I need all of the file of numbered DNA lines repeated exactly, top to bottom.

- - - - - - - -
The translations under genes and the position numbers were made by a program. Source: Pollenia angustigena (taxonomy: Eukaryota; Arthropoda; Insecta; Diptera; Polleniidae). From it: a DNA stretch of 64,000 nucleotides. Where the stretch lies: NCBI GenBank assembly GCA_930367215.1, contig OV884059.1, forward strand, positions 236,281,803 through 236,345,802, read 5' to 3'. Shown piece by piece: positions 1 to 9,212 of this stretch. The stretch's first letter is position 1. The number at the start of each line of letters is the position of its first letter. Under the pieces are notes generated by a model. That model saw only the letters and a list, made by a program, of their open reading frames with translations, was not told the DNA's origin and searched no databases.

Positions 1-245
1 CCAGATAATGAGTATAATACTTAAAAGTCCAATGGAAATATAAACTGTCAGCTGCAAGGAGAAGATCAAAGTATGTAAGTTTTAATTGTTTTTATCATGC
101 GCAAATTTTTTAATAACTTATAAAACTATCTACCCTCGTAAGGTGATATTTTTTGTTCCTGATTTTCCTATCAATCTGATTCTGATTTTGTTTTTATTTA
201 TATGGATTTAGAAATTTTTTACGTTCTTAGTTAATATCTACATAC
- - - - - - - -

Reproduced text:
The translations under genes and the position numbers were made by a program. Source: Pollenia angustigena (taxonomy: Eukaryota; Arthropoda; Insecta; Diptera; Polleniidae). From it: a DNA stretch of 64,000 nucleotides. Where the stretch lies: NCBI GenBank assembly GCA_930367215.1, contig OV884059.1, forward strand, positions 236,281,803 through 236,345,802, read 5' to 3'. Shown piece by piece: positions 1 to 9,212 of this stretch. The stretch's first letter is position 1. The number at the start of each line of letters is the position of its first letter. Under the pieces are notes generated by a model. That model saw only the letters and a list, made by a program, of their open reading frames with translations, was not told the DNA's origin and searched no databases.

Positions 1-245
1 CCAGATAATGAGTATAATACTTAAAAGTCCAATGGAAATATAAACTGTCAGCTGCAAGGAGAAGATCAAAGTATGTAAGTTTTAATTGTTTTTATCATGC
101 GCAAATTTTTTAATAACTTATAAAACTATCTACCCTCGTAAGGTGATATTTTTTGTTCCTGATTTTCCTATCAATCTGATTCTGATTTTGTTTTTATTTA
201 TATGGATTTAGAAATTTTTTACGTTCTTAGTTAATATCTACATAC